We’ve all been there, waking up on the morning of a big work meeting or social event to find an angry pimple has appeared seemingly out of nowhere… as if the universe just knows.
But the reality is acne doesn’t form overnight. Instead, it develops beneath the surface – sometimes for weeks – before it appears on our skin.
And while it’s possible to treat spots as they occur, in the long term it’s much more effective to target the root issue. So, it’s essential to understand the life cycle of a pimple, from the factors that cause acne to all-important aftercare.
Keep reading for an insight into the life cycle of a pimple, and our tips for managing each stage.
What's Causing Your Pimples?
Stage One: Formation
Acne occurs when a pore becomes clogged with sebum [secretions from the sebaceous glands], dead skin cells and acne-causing bacteria. Before we’re even aware of what’s happening, this build-up blocks the pore opening, leading to bumps, swelling, redness and, in some cases, inflammation.
The reason why varies from person to person: in some people, acne can be caused by hormonal imbalances that trigger oil overproduction (hello, puberty), while others are just genetically predisposed to it. Certain lifestyle factors, like improper cleansing or an unhealthy diet, can also play a role. If you’re dealing with persistent acne that’s not responding to topical treatments, it’s worth chatting to a medical professional.
Stage Two: Breakout
Once the pore in question is clogged and angry, your skin is likely to develop an active and visible pimple, which can really ruin your day. That said, all pimples are different, so knowing what you’re dealing with is helpful when it comes to treatment.
Here’s a quick breakdown:
- Closed comedones are blocked follicles that haven’t been exposed to air. They tend to look like flesh-coloured bumps, and rarely come to a head.
- Open comedones are better known as blackheads, because they are open and exposed to the air, which causes oxidation (hence the darker colour).
- Pustules and papules are raised, red and sometimes painful. The key difference is that pustules are filled with pus and will manifest as whiteheads.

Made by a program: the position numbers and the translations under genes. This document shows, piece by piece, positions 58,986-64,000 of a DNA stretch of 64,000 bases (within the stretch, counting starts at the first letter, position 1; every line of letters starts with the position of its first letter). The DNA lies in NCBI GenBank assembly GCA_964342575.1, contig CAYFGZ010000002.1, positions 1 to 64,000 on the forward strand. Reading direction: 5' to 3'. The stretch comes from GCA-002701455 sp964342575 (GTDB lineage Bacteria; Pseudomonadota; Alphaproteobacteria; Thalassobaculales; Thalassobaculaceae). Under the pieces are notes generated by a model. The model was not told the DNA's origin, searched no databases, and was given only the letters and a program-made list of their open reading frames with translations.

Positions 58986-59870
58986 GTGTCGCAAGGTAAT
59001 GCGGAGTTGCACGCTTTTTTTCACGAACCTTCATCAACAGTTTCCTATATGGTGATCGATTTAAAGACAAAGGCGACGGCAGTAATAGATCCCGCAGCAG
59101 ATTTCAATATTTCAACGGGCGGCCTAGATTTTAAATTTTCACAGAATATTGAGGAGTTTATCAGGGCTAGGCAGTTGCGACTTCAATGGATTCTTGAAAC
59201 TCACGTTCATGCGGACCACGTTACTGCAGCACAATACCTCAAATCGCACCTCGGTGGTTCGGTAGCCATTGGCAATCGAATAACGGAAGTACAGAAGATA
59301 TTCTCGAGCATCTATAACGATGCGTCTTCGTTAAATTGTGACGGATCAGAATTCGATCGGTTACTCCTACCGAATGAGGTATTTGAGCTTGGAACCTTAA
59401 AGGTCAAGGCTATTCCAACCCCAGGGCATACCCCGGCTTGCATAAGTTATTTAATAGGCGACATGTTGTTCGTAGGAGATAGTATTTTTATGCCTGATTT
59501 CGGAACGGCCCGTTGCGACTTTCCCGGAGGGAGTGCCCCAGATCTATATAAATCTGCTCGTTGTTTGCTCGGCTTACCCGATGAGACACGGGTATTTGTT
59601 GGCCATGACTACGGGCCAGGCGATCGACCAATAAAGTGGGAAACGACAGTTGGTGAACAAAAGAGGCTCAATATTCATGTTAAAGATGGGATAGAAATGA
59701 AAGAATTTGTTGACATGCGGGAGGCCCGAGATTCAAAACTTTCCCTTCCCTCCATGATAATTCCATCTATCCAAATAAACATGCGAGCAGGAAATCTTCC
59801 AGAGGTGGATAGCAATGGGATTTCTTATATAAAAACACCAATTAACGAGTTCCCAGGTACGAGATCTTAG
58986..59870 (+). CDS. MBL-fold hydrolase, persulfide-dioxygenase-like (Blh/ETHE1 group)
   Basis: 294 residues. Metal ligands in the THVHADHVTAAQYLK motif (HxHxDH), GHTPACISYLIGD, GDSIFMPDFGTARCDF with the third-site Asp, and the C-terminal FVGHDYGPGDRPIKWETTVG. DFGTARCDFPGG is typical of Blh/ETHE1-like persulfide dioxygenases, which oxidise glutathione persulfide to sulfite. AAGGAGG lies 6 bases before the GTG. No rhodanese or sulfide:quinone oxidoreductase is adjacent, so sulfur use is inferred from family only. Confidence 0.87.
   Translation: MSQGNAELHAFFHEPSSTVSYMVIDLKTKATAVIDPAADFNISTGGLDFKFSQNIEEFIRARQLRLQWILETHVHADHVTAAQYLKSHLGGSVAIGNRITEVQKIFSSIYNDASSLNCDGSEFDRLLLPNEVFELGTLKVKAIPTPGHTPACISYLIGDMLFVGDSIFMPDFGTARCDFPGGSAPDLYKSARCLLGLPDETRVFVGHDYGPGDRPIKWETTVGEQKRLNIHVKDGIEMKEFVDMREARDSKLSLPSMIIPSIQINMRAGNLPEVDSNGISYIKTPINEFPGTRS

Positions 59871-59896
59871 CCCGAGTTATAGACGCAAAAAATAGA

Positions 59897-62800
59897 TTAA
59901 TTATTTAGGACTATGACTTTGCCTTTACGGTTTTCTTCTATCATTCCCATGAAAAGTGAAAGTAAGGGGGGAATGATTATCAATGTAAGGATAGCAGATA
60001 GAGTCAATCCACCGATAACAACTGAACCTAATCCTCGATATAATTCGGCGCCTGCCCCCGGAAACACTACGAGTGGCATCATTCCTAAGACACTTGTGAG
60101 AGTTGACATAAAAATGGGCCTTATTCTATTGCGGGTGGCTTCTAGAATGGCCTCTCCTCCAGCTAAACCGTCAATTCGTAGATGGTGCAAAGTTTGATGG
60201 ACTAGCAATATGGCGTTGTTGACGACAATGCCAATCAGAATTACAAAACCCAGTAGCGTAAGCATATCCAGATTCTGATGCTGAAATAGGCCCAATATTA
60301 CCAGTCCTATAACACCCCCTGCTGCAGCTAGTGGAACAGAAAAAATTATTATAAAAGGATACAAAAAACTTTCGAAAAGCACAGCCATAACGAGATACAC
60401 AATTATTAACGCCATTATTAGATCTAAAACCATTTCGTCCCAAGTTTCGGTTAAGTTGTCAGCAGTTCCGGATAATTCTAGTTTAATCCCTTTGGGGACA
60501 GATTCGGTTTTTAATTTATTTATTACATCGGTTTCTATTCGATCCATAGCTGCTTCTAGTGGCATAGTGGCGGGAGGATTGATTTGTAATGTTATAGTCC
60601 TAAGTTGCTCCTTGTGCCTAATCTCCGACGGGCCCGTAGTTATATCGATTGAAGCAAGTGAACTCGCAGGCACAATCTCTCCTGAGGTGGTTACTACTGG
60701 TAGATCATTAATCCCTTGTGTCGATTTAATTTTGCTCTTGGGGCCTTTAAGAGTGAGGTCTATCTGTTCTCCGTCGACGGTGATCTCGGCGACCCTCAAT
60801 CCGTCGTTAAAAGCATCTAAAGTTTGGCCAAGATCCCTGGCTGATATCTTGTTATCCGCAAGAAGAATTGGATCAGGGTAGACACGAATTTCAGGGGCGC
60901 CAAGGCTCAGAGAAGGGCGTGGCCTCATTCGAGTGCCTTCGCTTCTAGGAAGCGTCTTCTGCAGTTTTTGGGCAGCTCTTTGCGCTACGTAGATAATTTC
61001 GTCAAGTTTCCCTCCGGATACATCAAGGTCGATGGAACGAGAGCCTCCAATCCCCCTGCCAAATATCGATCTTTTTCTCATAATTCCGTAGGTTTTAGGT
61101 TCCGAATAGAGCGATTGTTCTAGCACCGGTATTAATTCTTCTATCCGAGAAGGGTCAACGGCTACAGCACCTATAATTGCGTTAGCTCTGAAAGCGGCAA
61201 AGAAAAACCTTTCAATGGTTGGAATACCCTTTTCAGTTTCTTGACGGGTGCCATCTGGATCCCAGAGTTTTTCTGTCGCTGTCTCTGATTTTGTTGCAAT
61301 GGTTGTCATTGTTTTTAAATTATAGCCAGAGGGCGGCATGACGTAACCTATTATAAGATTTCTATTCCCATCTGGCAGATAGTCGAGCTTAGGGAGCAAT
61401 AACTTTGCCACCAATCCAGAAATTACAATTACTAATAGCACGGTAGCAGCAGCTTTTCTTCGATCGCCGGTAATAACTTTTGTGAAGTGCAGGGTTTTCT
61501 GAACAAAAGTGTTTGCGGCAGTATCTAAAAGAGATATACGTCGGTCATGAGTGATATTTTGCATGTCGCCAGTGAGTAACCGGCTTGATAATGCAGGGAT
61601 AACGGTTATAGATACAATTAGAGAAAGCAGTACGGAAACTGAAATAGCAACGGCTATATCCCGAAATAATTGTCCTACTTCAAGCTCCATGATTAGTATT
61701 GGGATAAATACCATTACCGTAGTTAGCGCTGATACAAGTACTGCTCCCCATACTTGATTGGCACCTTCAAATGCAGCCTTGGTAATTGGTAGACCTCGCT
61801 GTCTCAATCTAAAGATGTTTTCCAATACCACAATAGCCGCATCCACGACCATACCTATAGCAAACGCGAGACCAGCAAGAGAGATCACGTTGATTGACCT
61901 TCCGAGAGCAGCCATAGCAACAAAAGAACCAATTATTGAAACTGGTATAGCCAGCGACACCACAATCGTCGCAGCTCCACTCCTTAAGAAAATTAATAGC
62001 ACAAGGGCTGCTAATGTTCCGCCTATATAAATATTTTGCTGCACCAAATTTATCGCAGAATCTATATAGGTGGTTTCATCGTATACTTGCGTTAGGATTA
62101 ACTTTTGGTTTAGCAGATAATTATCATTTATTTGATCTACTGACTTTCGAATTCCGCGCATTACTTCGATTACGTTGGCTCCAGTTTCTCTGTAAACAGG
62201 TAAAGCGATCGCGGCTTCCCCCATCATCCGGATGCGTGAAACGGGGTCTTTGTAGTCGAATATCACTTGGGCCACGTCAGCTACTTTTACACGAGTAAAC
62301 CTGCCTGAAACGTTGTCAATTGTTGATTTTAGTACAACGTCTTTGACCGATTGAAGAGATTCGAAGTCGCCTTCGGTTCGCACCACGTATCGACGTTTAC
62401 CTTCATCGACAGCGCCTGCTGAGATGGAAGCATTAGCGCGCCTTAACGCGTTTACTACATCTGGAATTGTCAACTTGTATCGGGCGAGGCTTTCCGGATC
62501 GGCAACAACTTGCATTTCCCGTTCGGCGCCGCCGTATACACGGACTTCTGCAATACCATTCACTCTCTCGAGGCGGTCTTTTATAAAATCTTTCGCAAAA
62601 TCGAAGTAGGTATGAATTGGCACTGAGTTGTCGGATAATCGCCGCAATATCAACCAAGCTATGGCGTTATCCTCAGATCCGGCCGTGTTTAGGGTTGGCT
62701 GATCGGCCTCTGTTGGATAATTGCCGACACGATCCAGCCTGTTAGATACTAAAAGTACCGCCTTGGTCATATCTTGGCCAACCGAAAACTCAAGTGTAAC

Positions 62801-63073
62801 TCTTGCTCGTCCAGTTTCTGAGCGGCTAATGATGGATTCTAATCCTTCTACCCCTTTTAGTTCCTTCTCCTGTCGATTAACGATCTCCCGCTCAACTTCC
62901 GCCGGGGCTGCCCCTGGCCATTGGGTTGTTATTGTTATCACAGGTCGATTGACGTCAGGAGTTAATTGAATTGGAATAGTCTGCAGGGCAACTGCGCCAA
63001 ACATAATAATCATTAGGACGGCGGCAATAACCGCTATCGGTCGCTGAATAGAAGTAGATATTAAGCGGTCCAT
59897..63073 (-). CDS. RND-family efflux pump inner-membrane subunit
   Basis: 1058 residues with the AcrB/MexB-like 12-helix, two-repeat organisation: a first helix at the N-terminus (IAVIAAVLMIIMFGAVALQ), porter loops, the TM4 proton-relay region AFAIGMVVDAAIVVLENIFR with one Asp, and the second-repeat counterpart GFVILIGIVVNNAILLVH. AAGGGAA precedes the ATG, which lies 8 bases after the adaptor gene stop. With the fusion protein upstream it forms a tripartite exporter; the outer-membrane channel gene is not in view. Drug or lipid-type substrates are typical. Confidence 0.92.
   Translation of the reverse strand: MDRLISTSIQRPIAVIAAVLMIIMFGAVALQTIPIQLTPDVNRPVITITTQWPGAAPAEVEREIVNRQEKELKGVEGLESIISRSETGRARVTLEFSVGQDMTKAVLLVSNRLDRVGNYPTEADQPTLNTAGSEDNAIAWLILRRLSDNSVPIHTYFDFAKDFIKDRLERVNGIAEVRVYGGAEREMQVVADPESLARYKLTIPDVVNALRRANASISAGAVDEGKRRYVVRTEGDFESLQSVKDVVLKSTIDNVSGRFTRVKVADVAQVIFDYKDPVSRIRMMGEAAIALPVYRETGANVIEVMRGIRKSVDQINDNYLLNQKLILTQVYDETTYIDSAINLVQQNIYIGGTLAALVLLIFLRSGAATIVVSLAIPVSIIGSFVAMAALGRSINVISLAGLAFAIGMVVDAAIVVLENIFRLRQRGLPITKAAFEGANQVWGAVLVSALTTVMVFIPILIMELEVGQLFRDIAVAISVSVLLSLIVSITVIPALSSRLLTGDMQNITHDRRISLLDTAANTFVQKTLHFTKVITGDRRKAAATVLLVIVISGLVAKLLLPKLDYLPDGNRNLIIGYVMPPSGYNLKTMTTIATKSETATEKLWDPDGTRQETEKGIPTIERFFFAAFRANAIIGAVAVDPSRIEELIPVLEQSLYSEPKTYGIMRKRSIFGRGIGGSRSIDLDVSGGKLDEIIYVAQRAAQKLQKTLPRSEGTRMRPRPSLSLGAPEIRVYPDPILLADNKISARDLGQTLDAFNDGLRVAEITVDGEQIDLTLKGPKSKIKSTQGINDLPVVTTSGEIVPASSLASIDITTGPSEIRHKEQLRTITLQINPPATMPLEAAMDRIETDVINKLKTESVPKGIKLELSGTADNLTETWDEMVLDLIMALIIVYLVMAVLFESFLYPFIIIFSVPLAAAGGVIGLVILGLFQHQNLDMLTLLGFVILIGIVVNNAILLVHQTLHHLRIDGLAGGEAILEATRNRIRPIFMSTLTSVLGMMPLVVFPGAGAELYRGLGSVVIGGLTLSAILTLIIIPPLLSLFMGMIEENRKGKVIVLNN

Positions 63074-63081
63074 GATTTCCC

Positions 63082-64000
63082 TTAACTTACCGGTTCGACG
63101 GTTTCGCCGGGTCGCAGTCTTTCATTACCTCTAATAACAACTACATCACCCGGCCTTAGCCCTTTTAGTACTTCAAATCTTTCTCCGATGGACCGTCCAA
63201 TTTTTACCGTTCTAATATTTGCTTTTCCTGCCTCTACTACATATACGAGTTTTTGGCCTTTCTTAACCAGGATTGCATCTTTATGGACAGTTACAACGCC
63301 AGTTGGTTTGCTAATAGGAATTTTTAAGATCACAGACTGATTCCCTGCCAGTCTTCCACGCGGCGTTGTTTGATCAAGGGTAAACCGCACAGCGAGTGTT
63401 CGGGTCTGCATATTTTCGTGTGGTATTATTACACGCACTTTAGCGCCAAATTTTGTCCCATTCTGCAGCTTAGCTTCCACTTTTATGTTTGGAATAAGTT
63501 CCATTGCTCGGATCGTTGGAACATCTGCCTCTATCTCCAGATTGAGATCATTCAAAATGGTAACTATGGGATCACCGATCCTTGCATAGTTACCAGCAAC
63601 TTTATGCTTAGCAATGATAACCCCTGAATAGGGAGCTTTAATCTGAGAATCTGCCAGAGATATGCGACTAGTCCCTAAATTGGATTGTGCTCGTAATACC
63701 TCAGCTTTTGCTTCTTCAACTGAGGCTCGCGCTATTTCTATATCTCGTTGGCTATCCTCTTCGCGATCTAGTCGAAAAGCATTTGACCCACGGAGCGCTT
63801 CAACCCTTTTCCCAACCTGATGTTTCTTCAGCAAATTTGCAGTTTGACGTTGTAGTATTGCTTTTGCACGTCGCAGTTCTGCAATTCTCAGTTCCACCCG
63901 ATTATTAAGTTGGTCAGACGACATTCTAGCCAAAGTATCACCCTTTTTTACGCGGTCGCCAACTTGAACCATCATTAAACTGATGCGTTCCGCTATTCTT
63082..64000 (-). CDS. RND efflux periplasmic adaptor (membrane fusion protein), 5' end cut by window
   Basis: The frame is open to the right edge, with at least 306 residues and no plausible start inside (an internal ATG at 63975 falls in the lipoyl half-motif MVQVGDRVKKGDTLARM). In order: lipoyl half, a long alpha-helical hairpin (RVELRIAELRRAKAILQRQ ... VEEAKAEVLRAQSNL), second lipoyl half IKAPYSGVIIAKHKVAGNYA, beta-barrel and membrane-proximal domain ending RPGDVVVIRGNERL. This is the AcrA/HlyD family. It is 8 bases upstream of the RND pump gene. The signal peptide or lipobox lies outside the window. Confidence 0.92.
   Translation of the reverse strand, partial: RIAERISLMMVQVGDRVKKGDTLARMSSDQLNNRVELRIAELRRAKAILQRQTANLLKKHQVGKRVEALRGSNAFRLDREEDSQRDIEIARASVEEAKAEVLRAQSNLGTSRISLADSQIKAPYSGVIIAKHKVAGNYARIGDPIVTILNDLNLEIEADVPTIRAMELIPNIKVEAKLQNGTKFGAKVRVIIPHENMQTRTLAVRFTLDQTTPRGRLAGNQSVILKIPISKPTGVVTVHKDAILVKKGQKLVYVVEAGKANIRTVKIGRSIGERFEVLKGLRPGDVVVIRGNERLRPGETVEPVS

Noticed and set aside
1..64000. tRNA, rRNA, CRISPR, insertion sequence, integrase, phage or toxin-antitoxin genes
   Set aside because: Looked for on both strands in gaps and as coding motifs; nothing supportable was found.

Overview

- Cysts and nodules are deeper than regular breakouts and can take weeks to heal completely. They might feel like large lumps under the skin and can cause serious scarring if you try to extract them yourself.
Stage Three: The Aftermath
Most spots should heal within a week or so, but if you pick them, post-inflammatory hyperpigmentation can occur (those red or brown post-pimple marks).
This type of scarring is tricky to erase, but with the right care, you can avoid developing it in the first place. And there are ways to fade these dark spots, too. Keep reading for our expert advice.
What Is The Best Treatment For A Pimple?
Cleansing the skin properly is essential to remove pore-clogging dirt, sebum and bacteria. Our recommendation is to double cleanse, starting with an oil-based formula, followed up with a gel cleanser.
Try Gentle Cleanser
Exfoliation Is Key
Whether physical or chemical, exfoliation works to remove potentially pore-clogging cells, revealing a brighter, healthier complexion. Not only does this prevent pimples, it will soften the look of marks and scars, too.
Make Friends With Retinol
Vitamin A – specifically Retinol – is a hero ingredient in the treatment and prevention of acne at every stage of its life cycle, thanks to its regulation of cell turnover (by exfoliating the skin and increasing collagen production). This keeps the skin smooth, bright, and free from congestion.
Try Retinol Serum
If a big pimple does rear its head the day before something important, fear not! Reduce some of the swelling by putting ice on the area and follow up with a two-step spot treatment consisting of Glycolic Cleanser 12% and Laser Aid. The Glycolic Acid within the cleanser will remove expired cells, while Laser Aid’s cooling gel formulation will reduce redness. By the morning, it should be much easier to conceal any lingering unevenness.
Try Laser Aid